Today, after 2,500 years, the Apadana Palace in majestic ruins is still extraordinarily impressive and a place to appraise, appreciate and remember. Imagination alone can enable us to reconstruct this lofty building in its original form. Just how much wealth, luxury and labor was lavished on this audience hall no one can ever tell. No doubt the material and workers for the palaces of Persepolis, notably the Apadana, were collected here also from the four corners of his empire. It is now quite clear that the construction work was not done by slave or forced labor but that each worker was paid according to his skill in silver, wine, and meat. That Darius the Great started this palace is certain. Two of the original four foundation tablets in gold (33 x 33 x 1.5 cms.), that was discovered in 1933 and can be seen in the Tehran Museum of Archaeology, weighing nearly 22 pounds (9.6 kilograms) each, testify the fact (see page 7). Here again, after Darius, Xerxes, his son, finished his work, decorating this building with the finest examples of carving and adding his inscriptions on the staircase. It is up to these steps that we approach Apadana after crossing the central court and glancing at the square water tank hewn out of a single block of stone. The floor of the Apadana Palace is about 4 meters higher than the main platform of Persepolis and is approached by two flights of stairs. These two staircases to the north and east of the Apadana Palace bear on their façade the most skillfully executed friezes and bas-reliefs. Not only do they have great artistic merit but they are also a record book of the costumes and races of the world of 2.500 years ago. The cuneiform tablets carved on these polished stones complete this in detail. But before describing these friezes let us have a general idea of the ground plan of the Apadana Palace. This Palace consisted of a Main Audience Hall (4) 65 x 65 yards – 4,225 square yards (60 x 60 meters 3,600 square meters flanked on the north, west, and east by porches (4e.4f and 4g), four service rooms (41, 4, 4k and 41) at each corner and two side porches or guard rooms (4m and 4n) and several vestibules or ante-chambers (4h) which connected the Audience Hall with Darius’s Private Palace the Takara (8) and the Crown Prince’s Palace, the Hadish (9) completed the design. The roof of the hall and porches was supported by 72 slender and graceful columns about 65 feet in height. The columns in the hall had square bases, while the columns in the porches had round bases. Pietro Della Valle who visited Persepolis in 1621, says that 25 columns out of the original 72 were standing, but they were reduced to 19 in 1627 (Herbert) and 17 in 1698 (Kamfer) and these were still in position in 1763 when Niebuhr saw them. But 56 years later in 1821, Kerr Porter counted 15; by 1828 two more columns had crumbled and now only thirteen columns remain.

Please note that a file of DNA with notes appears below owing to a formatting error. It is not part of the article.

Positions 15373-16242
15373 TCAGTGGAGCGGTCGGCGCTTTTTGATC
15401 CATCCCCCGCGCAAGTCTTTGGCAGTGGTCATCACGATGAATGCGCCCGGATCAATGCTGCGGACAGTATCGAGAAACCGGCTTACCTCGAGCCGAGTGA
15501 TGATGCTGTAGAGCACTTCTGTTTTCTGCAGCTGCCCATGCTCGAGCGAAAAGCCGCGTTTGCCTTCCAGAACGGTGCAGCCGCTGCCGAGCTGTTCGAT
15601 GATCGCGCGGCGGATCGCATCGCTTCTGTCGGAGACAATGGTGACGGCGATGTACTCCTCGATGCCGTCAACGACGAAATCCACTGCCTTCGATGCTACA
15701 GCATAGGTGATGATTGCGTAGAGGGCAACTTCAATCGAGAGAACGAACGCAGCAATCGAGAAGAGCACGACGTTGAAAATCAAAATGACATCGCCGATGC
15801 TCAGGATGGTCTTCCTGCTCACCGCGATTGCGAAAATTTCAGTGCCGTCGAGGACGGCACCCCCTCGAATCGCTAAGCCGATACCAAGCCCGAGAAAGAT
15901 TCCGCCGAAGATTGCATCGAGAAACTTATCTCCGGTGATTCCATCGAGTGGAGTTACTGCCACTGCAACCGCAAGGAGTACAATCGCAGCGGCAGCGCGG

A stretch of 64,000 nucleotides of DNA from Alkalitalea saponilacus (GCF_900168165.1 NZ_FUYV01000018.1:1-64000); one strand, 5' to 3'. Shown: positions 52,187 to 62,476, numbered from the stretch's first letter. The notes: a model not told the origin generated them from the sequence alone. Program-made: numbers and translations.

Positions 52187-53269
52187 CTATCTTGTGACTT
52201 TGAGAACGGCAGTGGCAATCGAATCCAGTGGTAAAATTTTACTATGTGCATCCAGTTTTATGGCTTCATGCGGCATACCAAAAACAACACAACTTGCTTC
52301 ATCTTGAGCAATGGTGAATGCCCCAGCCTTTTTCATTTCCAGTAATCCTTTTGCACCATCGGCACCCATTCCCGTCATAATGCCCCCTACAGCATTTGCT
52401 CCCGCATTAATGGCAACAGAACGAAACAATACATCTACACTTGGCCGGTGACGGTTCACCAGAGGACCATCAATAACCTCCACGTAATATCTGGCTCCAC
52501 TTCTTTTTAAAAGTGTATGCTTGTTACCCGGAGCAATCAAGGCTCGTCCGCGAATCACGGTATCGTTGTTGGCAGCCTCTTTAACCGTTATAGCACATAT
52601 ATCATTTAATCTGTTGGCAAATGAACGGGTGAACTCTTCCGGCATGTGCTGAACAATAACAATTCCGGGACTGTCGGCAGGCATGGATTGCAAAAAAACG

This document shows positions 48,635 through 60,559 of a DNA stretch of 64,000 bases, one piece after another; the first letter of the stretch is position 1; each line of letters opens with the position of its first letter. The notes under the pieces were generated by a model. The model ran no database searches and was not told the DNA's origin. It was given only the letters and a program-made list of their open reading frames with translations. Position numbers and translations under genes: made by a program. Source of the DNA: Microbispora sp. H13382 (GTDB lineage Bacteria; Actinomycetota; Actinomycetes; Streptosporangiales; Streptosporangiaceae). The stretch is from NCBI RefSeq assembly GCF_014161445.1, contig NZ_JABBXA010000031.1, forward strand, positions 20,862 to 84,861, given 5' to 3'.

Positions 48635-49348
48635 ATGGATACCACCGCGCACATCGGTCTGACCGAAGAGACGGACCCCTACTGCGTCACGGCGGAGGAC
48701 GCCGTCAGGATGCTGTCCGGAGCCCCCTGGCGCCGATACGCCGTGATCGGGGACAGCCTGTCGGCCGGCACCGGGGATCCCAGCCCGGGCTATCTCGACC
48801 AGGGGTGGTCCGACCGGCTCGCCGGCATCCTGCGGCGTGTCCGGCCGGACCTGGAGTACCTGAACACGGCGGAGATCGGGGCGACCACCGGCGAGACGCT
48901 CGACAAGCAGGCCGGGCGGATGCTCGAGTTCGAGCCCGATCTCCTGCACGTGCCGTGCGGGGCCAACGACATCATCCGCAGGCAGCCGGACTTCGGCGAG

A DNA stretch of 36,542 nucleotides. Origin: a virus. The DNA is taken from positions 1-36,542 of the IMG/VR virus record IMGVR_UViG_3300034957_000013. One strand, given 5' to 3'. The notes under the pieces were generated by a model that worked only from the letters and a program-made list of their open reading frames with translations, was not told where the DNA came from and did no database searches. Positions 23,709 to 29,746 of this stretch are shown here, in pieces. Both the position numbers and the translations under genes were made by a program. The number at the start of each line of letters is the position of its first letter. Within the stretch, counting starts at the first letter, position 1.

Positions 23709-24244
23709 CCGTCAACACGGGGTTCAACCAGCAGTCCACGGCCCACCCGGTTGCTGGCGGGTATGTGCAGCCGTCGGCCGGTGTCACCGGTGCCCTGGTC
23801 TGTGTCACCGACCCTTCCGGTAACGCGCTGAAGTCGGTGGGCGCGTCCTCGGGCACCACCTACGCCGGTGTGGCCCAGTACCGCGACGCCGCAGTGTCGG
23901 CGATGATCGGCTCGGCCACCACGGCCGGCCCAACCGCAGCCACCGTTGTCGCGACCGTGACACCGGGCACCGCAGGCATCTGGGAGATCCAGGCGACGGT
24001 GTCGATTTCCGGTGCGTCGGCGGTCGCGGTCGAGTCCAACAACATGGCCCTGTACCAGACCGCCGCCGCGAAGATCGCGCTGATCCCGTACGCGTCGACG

The central palace